5 ways to keep a long-distance friendship alive



Calling all long distance besties.

Pop culture loves long-distance relationships. The number of American romcoms about couples giving long-distance love a shot after they move to college must keep half of Hollywood in business, at least. 

Yes, a long-distance romantic relationship (LDR) is hard, but I believe that long-distance friendship (LDF) is harder. Before you roll your eyes at this (clearly) single girl comparing friendships to relationships, hear me out.

For more friendship and relationship advice, check out our Life vertical.

I am not denying the difficulty and heartache that an LDR must involve. However, I’m sure a lot more people have an LDF (yes, watch that catch on) in their life, that they simply couldn’t live without. After moving across the country from Perth to Sydney over a year ago in the middle of the pandemic, I would like to think that I have become a bit of an expert in LDF management. 

Friendships like these are not easy, they require hard work. Navigating FaceTimes, dealing with awkward time differences and of course, the gamble of express postage can sometimes make it seem like it’s all too much. Not to mention the many missed birthdays, breakups, graduations and promotions. These life moments just don’t feel the same when shared via a dodgy internet connection, where at least one of you has to disconnect from WiFi and hop on 4G. 

They might involve a little more effort and they require better communication skills than IRL connections, but for me (and I’m assuming you) these friendships are worth it. After all, if they weren’t, you wouldn’t be reading this article for tips on how to keep them going. 

As a well-versed LDF professional, I am jumping straight to the good stuff – none of that friendship lamp business here. Naturally, the only person to consult for this article was my best friend. 

I gave her a FaceTime so she could give me her no-BS opinion on how the heck we’ve managed to make friendship work from two time zones away and how you can too. We narrowed it down to five easy to follow tips (or in her opinion, rules) to live by:

Figure out a time that both of you are (generally) free for a regular FaceTime call

We don’t have a scheduled weekly catch-up, our lives are too hectic to have a set day and time to talk each week. Instead, we treat the friendship exactly as we did for the 11 years we spent living in the same state. Call when you know the other isn’t at work, any day of the week.

If they answer, amazing. If they don’t, there are no hard feelings, we both know that the other will call back when they can. Our designated time is normally 6am/pm her time, 8am/pm my time. This does make for a few early wake-up calls on her end from me, but she doesn’t complain (too much). 

Do mundane activities together 

To keep things real, we don’t sit down with a glass of wine for two hours and discuss the weather. I call her as I cook dinner or fold my washing and I’ve been known to have her on loudspeaker in the shower from time to time.

If this friendship is going to work, you’ve got to make the most of the time you have to chat. This also keeps things light and casual. There’s nothing worse than your friendship going from sharing everything (sometimes even socks) to being awkwardly formal and weird. No thanks.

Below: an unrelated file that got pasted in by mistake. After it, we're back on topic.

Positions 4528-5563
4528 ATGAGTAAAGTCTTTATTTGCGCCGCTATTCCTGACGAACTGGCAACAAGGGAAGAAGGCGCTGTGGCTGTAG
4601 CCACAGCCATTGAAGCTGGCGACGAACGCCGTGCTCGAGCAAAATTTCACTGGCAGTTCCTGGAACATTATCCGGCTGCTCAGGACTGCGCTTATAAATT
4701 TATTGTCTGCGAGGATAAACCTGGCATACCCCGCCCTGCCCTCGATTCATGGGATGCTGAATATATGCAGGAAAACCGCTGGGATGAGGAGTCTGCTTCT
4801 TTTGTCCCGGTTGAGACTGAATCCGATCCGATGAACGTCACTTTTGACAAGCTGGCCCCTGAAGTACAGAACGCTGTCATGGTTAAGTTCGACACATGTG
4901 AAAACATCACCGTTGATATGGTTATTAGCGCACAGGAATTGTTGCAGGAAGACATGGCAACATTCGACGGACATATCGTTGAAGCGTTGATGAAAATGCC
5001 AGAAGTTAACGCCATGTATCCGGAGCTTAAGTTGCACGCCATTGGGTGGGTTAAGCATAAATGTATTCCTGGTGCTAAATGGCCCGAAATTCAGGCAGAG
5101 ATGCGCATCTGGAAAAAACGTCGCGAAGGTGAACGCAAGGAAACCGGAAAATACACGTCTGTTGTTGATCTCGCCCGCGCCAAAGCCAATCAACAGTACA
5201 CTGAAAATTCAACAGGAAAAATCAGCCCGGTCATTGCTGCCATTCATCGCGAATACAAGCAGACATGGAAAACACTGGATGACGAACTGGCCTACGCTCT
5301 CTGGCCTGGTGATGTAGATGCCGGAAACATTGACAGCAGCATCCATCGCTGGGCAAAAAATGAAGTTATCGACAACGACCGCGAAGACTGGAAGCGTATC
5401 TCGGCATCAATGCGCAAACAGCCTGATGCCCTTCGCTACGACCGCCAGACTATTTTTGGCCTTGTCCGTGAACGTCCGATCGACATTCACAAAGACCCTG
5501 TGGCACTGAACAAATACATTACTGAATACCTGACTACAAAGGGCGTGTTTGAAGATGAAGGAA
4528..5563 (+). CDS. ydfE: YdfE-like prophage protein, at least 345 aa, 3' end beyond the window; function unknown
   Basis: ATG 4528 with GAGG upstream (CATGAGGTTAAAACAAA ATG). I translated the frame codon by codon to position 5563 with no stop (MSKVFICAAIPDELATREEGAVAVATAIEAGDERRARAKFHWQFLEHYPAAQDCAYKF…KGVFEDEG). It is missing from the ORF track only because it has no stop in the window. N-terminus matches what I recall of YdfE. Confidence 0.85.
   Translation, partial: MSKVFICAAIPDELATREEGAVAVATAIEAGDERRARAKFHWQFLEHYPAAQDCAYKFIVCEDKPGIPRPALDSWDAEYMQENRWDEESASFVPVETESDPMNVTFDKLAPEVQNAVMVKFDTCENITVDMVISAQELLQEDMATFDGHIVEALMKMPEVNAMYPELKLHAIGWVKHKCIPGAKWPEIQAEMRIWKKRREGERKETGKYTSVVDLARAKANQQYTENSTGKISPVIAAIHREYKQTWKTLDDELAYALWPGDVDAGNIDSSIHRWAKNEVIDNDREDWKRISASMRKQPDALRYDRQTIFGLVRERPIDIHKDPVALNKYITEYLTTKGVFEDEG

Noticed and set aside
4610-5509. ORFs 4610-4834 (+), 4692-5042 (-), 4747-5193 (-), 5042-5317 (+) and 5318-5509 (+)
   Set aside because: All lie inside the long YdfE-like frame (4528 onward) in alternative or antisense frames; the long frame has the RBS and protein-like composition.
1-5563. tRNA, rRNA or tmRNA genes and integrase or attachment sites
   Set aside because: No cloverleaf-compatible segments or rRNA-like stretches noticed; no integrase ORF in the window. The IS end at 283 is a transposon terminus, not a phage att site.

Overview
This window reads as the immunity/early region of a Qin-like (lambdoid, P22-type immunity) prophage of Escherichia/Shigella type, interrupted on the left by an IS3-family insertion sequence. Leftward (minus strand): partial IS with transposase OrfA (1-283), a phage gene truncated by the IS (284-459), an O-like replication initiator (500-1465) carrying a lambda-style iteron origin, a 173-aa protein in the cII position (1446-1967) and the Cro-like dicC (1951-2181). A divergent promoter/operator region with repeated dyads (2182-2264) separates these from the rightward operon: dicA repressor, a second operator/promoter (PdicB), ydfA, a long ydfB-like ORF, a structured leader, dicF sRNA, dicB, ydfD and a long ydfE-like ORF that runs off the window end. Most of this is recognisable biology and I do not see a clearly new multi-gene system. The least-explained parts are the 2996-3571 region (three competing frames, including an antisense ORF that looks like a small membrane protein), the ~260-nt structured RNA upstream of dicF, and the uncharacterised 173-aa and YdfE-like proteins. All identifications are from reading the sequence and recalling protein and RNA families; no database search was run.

Two words: Voice. Messages.

If they are good enough for Flex Mami, they are good enough for me. I am an absolute sucker for a voice message, despite the bad press they sometimes gain from my more text-heavy friends. This one might be more suited to the extroverted LDFs out there, but in my opinion, voice messages reign supreme over texts any day.

Got a funny thought you just need to get out? Voice message. Hot piece of goss or wild story from the weekend? Multiple voice messages. They allow you to get across the needed levels of emotion and drama that sometimes, a text simply cannot. They also provide the perfect piece of entertainment for your bestie when they finally have a free moment to listen. Sometimes, it’s just nice to hear their voice. 

Presents (because, obviously)

In this day and age, we are all well versed in the excitement of receiving online orders to our doorstep. But let me tell you, there is no better feeling than coming home to a surprise gift or actual letter from a friend.

The time and dedication spent wrapping or writing and then sending something via snail mail beats any digital form of love, every time. Even better, you can order a meal on a food delivery service from across the country to be delivered to your LDF, so give the gift of something yummy, order yourself the same, and enjoy a weirdly timed 4pm dinner together. 

Find My Friends

This is not as stalkerish as it sounds. Well almost. Half the battle with LDF’s is finding the right time to chat for both of you. Texting ‘you free?’ back and forth constantly until you both die gets everyone absolutely nowhere. I have found the Find My Friends locator app to be a major helping hand in handling my LDF’s.

If I am about to give someone a buzz, I simply hop on to check if they are at home before doing so, instead of rudely interrupting whatever work meeting/date/outing/toilet break they are on with a phone call. This might be a step too far for some of you more private people, but it truly has saved me, many times. 

Finally, if there is one piece of parting advice to take away from this article, it is this: do not forget the time difference. The time difference can make the distance feel far wider than it is, especially when one friend is calling from the club dancefloor and the other is trying to catch the last few minutes of sleep before work. Honour the time difference. Respect the time difference. Burn it into your brain. Trust me, it’ll save you a few tension headaches. 

To find out more about the importance of staying connected, head to Beyond Blue.

Lazy Loading